Mathematical Problem Solving: Rationale and Approach for Change

Date of Completion


Document Type

Open Access Capstone

Degree Name

Master of Arts (MA)

First Advisor

Delores B. Gallo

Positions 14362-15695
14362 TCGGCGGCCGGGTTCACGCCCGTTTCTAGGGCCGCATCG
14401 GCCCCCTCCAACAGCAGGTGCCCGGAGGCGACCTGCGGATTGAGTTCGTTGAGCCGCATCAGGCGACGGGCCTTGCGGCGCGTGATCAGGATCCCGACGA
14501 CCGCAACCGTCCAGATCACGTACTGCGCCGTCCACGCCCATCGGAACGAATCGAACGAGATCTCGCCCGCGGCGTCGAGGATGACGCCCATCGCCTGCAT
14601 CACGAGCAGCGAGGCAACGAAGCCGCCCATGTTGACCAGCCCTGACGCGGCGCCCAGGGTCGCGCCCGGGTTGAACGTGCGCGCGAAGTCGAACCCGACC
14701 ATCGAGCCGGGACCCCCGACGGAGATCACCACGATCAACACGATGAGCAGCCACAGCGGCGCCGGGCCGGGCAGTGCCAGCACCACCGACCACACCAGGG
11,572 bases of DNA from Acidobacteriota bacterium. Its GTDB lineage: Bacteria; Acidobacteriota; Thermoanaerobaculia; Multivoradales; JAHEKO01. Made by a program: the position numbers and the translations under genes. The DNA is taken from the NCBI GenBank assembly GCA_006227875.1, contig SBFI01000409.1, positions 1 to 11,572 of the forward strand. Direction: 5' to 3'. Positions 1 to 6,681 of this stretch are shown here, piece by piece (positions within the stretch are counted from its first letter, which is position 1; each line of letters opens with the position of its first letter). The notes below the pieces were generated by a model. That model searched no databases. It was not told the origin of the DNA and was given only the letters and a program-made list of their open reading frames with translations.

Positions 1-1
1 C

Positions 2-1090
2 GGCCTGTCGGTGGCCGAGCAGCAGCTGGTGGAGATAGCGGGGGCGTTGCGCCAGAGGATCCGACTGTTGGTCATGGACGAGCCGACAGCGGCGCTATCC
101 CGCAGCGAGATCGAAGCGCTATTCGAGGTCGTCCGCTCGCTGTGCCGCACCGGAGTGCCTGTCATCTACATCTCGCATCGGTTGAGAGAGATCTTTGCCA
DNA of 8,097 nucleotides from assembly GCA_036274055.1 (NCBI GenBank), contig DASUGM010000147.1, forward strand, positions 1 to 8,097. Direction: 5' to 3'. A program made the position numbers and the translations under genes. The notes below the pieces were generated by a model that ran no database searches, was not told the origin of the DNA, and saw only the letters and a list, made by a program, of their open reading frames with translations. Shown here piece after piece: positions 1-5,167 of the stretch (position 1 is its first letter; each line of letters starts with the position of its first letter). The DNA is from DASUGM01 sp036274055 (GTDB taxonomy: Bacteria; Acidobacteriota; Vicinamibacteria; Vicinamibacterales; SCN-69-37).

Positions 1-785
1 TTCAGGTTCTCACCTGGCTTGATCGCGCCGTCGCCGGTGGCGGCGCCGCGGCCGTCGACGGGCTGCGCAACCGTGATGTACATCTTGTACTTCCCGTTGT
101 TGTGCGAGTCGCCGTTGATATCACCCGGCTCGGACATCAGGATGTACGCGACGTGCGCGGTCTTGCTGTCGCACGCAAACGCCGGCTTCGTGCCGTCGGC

Problem solving is essential to life today. The traditional high school has been creating mathematics students who do well at computation, but seem to lack the understanding and problem-solving skills that allow for connections to the real world. I believe the development of a mathematical problem-solving course, designed for high school juniors and seniors who have an algebra background, will help to bridge this gap. The public has put forth a cry to integrate problem solving into the mathematics curriculum. In 1989 the National Council Of Teachers of Mathematics developed their "Standards and Evaluation" for mathematics education. ‘Mathematics as problem-solving ‘ was now on the forefront of reform. Problem solving must embrace both critical and creative thinking in order to obtain the desired results. Strategies and skills from both areas may be taught and modeled. A climate that is conducive to problem solving must also be developed. The teacher must not address the physical layout of the classroom. But the atmosphere as well: it must be one where risk-taking can be accomplished in a non-threatening manner. The skills and strategies that may enhance critical thinking include working a problem backwards, developing special cases and identifying sub-problems. The skills that promote creative thinking are described in Parnes’ creative problem-solving model. Parnes’ model includes fact finding, idea finding, solution finding and acceptance finding. Lesson plans have been developed that will address problem-solving objectives, creative thinking objectives, critical thinking objectives as well as mathematical objectives. The different strategies developed will embrace problem solving, critical and creative thinking, as well as mathematical skills. These lessons are to be used as a guide for the development and extension of a mathematical problem-solving course. Through the development of a course in mathematical problem solving, I believe that the students of today will become the problem-solvers of tomorrow. Such a course will not only create a generation of people who are better equipped to deal with problems, but also will begin a ripple effect for generations, as each generation passes problem-solving skills on to the next.


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